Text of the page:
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One Degree of Separation:
Paralysis and Spinal Cord Injury in the United States

Recommendations: 5 Concrete and Actionable Steps

The Christopher & Dana Reeve Foundation has long recognized that finding cures and improving the quality of life for people living with paralysis and spinal cord injury requires working on several fronts: research, information and education, and advocacy. Since its inception, it has served as one of the most recognized and respected advocates for this issue in the United States and internationally.

Using this knowledge -- and the expertise of an extensive network of health care providers, scholars, community leaders, scientists, business leaders, people living with paralysis and others with whom the Reeve Foundation partners on this work -- the Foundation developed what it believes to be the most important recommendations for policymakers and others to consider seriously in all discussions about health care policy and programs.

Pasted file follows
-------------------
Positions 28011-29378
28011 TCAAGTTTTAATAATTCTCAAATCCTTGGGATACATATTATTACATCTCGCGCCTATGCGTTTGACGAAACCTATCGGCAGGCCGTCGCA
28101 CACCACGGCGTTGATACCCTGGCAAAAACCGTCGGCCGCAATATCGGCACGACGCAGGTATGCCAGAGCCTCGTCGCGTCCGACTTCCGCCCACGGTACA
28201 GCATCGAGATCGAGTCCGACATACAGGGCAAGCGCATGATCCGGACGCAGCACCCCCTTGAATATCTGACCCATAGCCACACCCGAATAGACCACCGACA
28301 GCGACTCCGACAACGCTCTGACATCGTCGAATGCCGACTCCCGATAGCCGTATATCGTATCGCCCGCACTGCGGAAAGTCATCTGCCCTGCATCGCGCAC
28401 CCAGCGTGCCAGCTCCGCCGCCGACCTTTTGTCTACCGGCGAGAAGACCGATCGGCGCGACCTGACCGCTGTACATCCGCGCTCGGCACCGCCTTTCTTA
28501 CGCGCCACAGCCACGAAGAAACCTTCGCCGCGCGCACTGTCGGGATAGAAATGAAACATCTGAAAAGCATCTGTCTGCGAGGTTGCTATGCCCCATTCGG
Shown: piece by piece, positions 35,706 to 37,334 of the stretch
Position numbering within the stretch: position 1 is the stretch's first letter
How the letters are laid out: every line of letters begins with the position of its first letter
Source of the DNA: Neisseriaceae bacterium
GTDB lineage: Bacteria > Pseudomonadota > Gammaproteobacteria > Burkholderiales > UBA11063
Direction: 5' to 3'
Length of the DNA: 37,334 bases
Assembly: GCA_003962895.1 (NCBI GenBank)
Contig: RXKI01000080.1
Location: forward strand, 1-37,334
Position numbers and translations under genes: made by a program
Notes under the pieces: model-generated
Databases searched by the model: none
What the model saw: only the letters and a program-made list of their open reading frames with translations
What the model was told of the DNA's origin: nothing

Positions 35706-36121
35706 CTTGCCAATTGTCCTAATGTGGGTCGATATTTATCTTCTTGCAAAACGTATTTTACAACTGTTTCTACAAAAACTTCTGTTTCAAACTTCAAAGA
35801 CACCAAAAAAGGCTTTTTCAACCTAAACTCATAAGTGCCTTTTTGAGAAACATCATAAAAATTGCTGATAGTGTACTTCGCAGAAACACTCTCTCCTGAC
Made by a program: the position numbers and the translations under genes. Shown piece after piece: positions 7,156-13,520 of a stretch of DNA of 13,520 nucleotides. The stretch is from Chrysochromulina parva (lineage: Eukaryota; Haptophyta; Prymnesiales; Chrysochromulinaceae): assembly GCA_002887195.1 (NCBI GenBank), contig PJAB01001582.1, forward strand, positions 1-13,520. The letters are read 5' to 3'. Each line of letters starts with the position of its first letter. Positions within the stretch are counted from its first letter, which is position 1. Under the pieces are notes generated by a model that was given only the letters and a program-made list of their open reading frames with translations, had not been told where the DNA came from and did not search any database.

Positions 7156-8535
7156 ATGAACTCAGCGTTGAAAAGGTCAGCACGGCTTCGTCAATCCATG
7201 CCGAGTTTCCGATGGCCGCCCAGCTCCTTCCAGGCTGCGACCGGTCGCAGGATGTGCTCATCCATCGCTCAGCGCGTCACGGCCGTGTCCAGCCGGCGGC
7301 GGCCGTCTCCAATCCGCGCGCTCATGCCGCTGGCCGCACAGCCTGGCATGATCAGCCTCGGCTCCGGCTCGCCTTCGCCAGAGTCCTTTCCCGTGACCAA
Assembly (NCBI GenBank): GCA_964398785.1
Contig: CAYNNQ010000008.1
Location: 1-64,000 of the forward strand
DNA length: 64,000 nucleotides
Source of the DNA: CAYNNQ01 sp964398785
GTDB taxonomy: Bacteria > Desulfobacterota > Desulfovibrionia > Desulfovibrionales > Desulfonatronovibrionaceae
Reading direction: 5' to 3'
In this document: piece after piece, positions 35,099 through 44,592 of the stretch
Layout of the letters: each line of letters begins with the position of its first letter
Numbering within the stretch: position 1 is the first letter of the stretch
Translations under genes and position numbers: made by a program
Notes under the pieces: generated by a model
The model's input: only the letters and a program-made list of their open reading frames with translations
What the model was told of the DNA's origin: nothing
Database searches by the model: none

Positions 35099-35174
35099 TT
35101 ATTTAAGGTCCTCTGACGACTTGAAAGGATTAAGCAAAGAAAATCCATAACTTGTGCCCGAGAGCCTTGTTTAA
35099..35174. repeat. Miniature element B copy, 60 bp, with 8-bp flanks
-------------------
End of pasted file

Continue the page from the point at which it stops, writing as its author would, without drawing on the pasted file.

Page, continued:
These recommendations provide policymakers with concrete and actionable steps that will be crucial to remove obstacles for people living with a disability, such as paralysis; reduce the crushing health care costs they often face; and expanding and supporting research that will find cures and better treatments for them.

  1. Implement the Christopher and Dana Reeve Paralysis Act (CDRPA).
  2. Improve the quality of life for people with disabilities by reforming health care.
  3. Provide better educational opportunities to Americans with disabilities.
  4. Increase employment among people with disabilities and institute protections for them from workplace discrimination.
  5. Support independent, community-based living for Americans with disabilities.

1.  Implement the Christopher and Dana Reeve Paralysis Act (CDRPA).
The CDRPA, the first national public health bill to directly address paralysis, was signed into law by President Obama on March 30, 2009. Congress must now fund this legislation and work with administration officials to implement it by: